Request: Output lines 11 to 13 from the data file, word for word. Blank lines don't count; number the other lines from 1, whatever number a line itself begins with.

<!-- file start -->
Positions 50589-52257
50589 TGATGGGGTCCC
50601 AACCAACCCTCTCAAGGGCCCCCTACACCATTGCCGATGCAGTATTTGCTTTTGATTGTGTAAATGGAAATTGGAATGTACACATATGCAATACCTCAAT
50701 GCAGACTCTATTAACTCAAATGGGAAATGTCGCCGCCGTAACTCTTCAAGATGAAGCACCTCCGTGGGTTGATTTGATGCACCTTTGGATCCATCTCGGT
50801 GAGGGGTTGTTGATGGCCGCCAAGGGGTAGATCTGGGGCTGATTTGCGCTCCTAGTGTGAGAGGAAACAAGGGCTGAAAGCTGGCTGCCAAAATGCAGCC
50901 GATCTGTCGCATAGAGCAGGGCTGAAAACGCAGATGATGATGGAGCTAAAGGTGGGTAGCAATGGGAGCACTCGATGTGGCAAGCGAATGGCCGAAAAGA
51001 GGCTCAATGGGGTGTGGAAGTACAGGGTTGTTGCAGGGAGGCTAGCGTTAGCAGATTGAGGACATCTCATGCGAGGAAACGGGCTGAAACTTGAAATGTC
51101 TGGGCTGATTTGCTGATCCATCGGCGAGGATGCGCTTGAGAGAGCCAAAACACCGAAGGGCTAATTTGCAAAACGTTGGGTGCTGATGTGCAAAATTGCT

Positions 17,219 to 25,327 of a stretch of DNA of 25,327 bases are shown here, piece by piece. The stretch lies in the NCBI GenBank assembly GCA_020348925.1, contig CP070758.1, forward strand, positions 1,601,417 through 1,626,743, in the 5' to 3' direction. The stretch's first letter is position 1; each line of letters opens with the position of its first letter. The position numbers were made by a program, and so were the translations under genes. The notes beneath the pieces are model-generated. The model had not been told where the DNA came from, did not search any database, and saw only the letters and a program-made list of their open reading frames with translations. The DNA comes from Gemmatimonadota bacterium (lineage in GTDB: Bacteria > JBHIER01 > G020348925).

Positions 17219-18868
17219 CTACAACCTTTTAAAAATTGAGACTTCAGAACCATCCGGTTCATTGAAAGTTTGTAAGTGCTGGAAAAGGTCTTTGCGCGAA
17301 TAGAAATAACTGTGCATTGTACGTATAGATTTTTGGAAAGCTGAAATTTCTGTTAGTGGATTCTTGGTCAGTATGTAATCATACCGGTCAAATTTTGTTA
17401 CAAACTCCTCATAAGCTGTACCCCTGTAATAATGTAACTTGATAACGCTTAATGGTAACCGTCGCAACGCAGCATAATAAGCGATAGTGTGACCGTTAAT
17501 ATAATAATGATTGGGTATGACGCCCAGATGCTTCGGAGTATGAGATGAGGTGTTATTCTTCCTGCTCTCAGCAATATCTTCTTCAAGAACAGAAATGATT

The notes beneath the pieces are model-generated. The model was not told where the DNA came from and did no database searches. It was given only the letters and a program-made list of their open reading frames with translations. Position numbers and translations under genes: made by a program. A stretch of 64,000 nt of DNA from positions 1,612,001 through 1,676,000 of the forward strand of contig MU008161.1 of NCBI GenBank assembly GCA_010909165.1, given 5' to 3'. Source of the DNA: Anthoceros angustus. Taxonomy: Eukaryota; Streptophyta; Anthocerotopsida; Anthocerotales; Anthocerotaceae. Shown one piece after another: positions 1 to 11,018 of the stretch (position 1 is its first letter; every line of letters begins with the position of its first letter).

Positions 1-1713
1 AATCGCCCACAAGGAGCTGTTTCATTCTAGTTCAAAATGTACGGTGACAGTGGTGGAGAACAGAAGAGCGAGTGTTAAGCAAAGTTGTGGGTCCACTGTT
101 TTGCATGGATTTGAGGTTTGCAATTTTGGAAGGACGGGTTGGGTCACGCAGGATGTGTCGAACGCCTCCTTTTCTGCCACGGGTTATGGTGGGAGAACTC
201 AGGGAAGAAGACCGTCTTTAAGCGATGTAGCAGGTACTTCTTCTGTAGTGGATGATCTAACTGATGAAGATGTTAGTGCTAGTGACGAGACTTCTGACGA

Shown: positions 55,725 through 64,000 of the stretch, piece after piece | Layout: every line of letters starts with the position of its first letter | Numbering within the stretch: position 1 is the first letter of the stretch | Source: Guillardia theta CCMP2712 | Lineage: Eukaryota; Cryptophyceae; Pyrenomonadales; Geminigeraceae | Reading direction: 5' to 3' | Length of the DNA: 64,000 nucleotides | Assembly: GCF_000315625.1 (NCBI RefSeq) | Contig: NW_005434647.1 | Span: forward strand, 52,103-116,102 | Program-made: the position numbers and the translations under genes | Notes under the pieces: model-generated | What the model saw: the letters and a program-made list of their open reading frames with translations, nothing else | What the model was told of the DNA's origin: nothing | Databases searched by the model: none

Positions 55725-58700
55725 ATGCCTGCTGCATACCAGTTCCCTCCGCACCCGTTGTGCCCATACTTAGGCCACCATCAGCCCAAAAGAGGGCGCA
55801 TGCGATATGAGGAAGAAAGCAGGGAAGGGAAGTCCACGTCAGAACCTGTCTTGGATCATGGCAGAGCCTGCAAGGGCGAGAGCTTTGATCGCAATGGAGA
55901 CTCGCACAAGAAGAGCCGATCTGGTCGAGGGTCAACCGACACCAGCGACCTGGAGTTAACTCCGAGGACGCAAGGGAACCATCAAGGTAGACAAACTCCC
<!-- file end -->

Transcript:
17219 CTACAACCTTTTAAAAATTGAGACTTCAGAACCATCCGGTTCATTGAAAGTTTGTAAGTGCTGGAAAAGGTCTTTGCGCGAA
17301 TAGAAATAACTGTGCATTGTACGTATAGATTTTTGGAAAGCTGAAATTTCTGTTAGTGGATTCTTGGTCAGTATGTAATCATACCGGTCAAATTTTGTTA
17401 CAAACTCCTCATAAGCTGTACCCCTGTAATAATGTAACTTGATAACGCTTAATGGTAACCGTCGCAACGCAGCATAATAAGCGATAGTGTGACCGTTAAT